hungary belarus
Photo: MTI/Miniszterelnöki Sajtóiroda/Fischer Zoltán

The time has come for the European Union to abolish its sanctions against Belarus, Prime Minister Viktor Orbán said in Minsk on Friday, after talks with President Aleksandr Lukashenko.

Belarus participates in the EU’s Eastern Partnership programme, Orbán noted. “That partnership cannot be built through sanctions”, Orbán told a press conference held jointly with Lukashenko.

Economic cooperation between the EU and the Eurasian Economic Union is in the interest of the European community, Orbán added.

Concerning Hungary-Belarus ties, Orbán said that “the two peoples and the two countries are much closer than one might think”.

Belarus plays a key role in Hungary’s energy security, Orbán said, noting that Hungary receives its oil imports via Belarus.

hungary belarus talks
Read alsoOrbán calls for closer Hungary-Belarus ties

He said both countries rejected discrimination against nuclear energy, noting that Hungary was keeping an eye on a nuclear plant Belarus is building with technology similar to what is being used in the upgrade of Hungary’s Paks nuclear plant.

Orbán also said that Hungary’s Eximbank has opened a 40 million euro credit line to promote cooperation between Hungarian and Belarusian businesses. The prime minister noted that pharmaceutical products account for half of Hungary’s exports to Belarus. He added that Hungarian low-cost airline Wizz Air will soon launch a direct flight between the two countries.

The prime minister also noted that Hungary grants scholarships to 50 Belarusian students a year.

Concerning the situation in Ukraine, Orbán said the so-called Minsk peace process was the only hope for resolving the conflict.

Lukashenko referred to Hungary as Belarus’s closest partner in the EU, a country which “understands us more than any other”.

He said the talks showed that cooperation between the two countries was “on an upward trend”.

President Alexander Lukashenko and Szijjártó foreign minister Hungary
Read alsoHungarian Foreign Minister Szijjártó held talks in Belarus

Relations between Belarus and the EU have become more pragmatic in recent years, Lukashenko said, underlining Hungary’s role in the development of those ties. “We remain open to a dialogue based on mutual respect and equal rights,” he said.

As regards Belarusian-Hungarian economic ties, Lukashenko highlighted the cooperation between Belarus, Hungary and Switzerland in the production of electric trains made by Swiss rolling stock maker Stadler.

Belarus also sees potential in the joint production of buses, particularly electric ones, he added.

Concerning the use of nuclear energy, he said both countries had responded firmly to attempts to halt their peaceful nuclear projects.

Asked about bilateral economic cooperation, the two leaders were in agreement that Hungary and Belarus aim to double their trade turnover to 500 million euros. Lukashenko highlighted the construction and pharmaceutical sectors and nuclear energy as the main areas of cooperation between the two countries. Orbán said that by visiting Minsk he had wanted to make it clear that Belarus could count on Hungary when it came to important political and economic matters and to demonstrate the political support for Hungarian-Belarusian business cooperation.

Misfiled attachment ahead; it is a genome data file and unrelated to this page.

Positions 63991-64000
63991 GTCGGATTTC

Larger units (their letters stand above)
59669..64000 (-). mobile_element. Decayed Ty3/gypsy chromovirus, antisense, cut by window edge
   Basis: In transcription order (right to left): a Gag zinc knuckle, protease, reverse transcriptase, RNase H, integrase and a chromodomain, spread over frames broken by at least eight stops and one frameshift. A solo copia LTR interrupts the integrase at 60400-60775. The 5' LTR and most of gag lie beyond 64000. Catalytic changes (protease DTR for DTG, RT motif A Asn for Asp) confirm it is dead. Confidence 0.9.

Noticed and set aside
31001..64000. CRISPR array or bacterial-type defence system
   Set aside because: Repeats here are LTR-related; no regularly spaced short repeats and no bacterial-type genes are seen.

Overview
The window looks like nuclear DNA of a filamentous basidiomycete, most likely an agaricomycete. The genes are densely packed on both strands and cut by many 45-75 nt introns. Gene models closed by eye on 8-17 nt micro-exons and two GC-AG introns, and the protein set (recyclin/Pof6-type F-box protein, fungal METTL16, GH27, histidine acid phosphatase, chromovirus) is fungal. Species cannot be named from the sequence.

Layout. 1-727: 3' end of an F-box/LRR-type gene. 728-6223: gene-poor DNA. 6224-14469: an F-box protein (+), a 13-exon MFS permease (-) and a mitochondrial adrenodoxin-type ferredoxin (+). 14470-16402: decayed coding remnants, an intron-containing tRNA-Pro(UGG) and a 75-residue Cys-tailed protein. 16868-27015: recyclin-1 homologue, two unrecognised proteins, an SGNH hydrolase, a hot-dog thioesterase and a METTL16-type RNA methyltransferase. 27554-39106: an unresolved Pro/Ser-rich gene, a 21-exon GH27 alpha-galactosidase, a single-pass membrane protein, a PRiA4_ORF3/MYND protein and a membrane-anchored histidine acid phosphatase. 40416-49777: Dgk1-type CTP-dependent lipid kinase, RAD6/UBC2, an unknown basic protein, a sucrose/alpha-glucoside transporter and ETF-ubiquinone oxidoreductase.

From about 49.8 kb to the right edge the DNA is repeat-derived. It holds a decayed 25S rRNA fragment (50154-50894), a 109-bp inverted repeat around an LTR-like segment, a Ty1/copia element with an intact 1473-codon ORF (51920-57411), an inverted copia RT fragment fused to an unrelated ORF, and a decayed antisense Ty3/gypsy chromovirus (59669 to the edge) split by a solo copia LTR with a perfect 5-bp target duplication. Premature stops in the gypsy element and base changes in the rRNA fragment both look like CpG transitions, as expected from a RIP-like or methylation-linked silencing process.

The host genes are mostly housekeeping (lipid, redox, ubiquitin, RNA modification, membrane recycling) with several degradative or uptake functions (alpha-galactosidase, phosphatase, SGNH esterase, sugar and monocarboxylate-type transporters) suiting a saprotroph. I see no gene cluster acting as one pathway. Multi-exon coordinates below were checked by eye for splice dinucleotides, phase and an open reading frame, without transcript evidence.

Asked why “many in the western world” wanted to “force their way of handling the novel coronavirus epidemic onto others”, Orbán said: “Westerners often see themselves as representing higher level ideas than we do, but many countries don’t make it clear that ‘this is our country, our life.'”

“We’re in the era of the emancipation of the West and the East,” Orbán said. More and more states in central Europe have declared that they will put their own interests first, the prime minister said.

Concerning the response to the epidemic, Orbán said that the EU, “which devotes extremely careful attention to keeping state intervention in economic development to a minimum” was now urging its member states to spend as much as they can on growing their economies. “We don’t have to be modest, because if western European countries are going to pump as much money into their economies . as they have, then if we don’t want to fall behind and if our businesses want to remain competitive, then we, too will need to boost the capital of our own companies,” the prime minister said.

Orbán said he expected Hungary to quickly overcome the difficulties of 2020 and could then “look forward to some fantastic years”.

Source: MTI

  1. As long as Belarus remains a one-man dictatorship with no freedom of press and with death penalty still in force, the EU has nothing to share with it.
    Better relations with Lukashenko’s mafia-state? No, thank you.

  2. In the end, Hungary will benefit from stupidity & pigheadedness demonstrated by its major opponents = the European Commission and ‘cartoon man’ (a.k.a. MARIO).

  3. Responding to Mario’s comment above regarding the death penalty. There are some evil people in this world who commit heinous capital crimes that deserve capital punishment. Asking law abiding citizens to spend scarce resources to house people like this for life is an insult. A civilized society takes out the garbage.

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